Sermon Matthew 20:1-16; 16th Sunday after Pentecost – September 24th, 2017

 

 

As many of you know, I just got back from a trip to Germany. It was part fun, but then also part work: I represented St. Matthew’s at the Reformation World Exhibition in Wittenberg for one week. And it was a wonderful experience! It was a truly international crowd that gathered there, new friendships were made, and it was good to see how much the ideas of grace and forgiveness for all had spread way beyond this little town in the heart of Germany, into the world. Then I traveled to more Luther sites, like Eisenach and the Wartburg, places that, for many years, I could not see, because they happened to be beyond the border, in the ‘other’ Germany.

 

Now the Reformation had an impact on many different aspects of life: sociology, economy, music, education, spirituality. But for us as Christians, Martin Luther’s discovery that our life as followers of Christ is not about our merits, but about God’s amazing grace, freely offered to all, is at the heart of the Reformation. As human beings, we are prone to mess up in life, however, God forgives us and embraces us regardless. I don’t know about you, but I think this is immensely liberating.

 

But what does grace mean, exactly? Well, as I was traveling in Saxony and Saxony Anhalt, states that formerly were under socialist rule and which were inaccessible to me until the wall came down, I was reflecting on how amazing it is that now, Germany is united again and that all German citizens are free to go wherever they want. Several time I crossed what used to be the German-German border, and I felt almost giddy, thinking about how, not too long ago, there still was an almost impenetrable wall.  But even though there theoretically is not difference between Germans today, the memory of two German states is still fresh on people’s minds. One could argue that the unification is still going on, today, almost 30 years later. It hasn’t been a smooth ride. And part of it has to do with the difficulty of accepting grace.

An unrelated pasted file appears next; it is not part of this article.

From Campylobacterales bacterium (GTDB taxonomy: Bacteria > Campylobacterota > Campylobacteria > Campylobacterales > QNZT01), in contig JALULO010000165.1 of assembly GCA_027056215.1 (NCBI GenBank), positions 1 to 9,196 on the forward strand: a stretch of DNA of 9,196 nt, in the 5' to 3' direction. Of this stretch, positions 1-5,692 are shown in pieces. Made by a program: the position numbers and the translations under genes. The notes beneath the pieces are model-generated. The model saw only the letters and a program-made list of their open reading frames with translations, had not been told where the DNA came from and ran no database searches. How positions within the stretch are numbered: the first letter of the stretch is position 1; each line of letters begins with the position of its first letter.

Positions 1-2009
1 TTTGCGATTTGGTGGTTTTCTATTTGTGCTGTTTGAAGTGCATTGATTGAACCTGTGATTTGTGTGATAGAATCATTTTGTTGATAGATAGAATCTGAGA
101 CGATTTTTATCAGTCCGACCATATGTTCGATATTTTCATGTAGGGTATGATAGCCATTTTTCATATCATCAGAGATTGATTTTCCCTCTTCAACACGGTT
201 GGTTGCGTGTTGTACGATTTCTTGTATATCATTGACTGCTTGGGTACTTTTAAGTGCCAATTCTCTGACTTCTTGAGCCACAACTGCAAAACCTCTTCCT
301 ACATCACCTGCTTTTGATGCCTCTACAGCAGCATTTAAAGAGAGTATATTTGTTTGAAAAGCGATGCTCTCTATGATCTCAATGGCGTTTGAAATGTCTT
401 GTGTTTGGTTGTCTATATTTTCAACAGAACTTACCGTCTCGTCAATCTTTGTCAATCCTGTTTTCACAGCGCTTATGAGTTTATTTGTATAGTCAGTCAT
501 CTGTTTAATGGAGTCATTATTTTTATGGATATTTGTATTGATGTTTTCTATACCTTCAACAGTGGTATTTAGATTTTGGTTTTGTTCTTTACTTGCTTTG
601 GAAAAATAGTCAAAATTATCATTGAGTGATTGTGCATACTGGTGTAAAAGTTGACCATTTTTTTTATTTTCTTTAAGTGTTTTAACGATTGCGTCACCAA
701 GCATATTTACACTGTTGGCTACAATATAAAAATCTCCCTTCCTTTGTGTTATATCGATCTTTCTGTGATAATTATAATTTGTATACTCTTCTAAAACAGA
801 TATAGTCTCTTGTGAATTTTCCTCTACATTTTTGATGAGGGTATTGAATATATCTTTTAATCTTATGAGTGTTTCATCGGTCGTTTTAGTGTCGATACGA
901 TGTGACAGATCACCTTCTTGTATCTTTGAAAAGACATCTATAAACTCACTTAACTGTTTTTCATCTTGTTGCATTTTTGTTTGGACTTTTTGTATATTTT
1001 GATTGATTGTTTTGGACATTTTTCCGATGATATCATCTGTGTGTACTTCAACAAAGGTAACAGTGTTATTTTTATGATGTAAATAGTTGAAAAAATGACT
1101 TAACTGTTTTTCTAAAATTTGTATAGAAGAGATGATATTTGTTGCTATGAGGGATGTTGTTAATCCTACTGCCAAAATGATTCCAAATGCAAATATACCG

Let me explain. Let’s go back the year 1989.  The border that had divided Germany for more than 40 years finally tumbled.  The Berlin Wall came down.  I don’t know if you remember images of this; we in Germany of course tried to keep up with the news, we stood baffled at what many of us thought would never happen.  People celebrated, strangers hugged one another, David Hasselhoff was singing “I’ve been looking for freedom” on top of the Berlin wall, there was joy and dancing and drinking.  We have a great German word, Freudentaumel, which translated to something like “joyous tumble”, and that’s what it was.

 

Then reality set in, and what had been a gentle yet powerful grassroots revolution now had to be formalized, organized, and governed.  And that was much more difficult than anticipated.  People in Eastern Germany had a really weak currency, it was called Mark as well, but not be compared with the solid Deutschmark.  One of the first major reforms was to introduce the Deutschmark to the Eastern Germans.  It was decided that each Eastmark was to be exchanged at a 1:1 rate, up to a certain amount.  Now the thing was that, like in most of the other socialist countries, goods had been hard to come by during the 40+ years of socialist rule.  People earned their money, but didn’t really have an opportunity to spend it.  Even the simple car models that were available were not easy to come by, but had to be ordered years in advance.

 

Now what do you do with money you can’t spend?  You put it into a bank account.  So most East Germans had put aside quite a bit of money over the years.  So all of a sudden, people in former East Germany had not only thousands and thousands of Deutschmark at their discretion – they also could spend it.  And so all of a sudden, East Germans were able to buy nice Western cars, besides other goods that previously had not been available to them.

 

And there was a grumble and an outcry of protest throughout Western Germany: that’s not fair!  I have never been able to afford a new car.  I worked hard for the last 40 years, and there never was much money for luxuries.  And now those in the East, who haven’t paid into our Social Security System, who didn’t contribute to our GPA, reap the same benefits, they got all the money, they live better than many of us do!  Of course many Western Germans did not take into account that, for more than 40 years, they were privileged to live with something money cannot buy: freedom to say what and to go to where they want.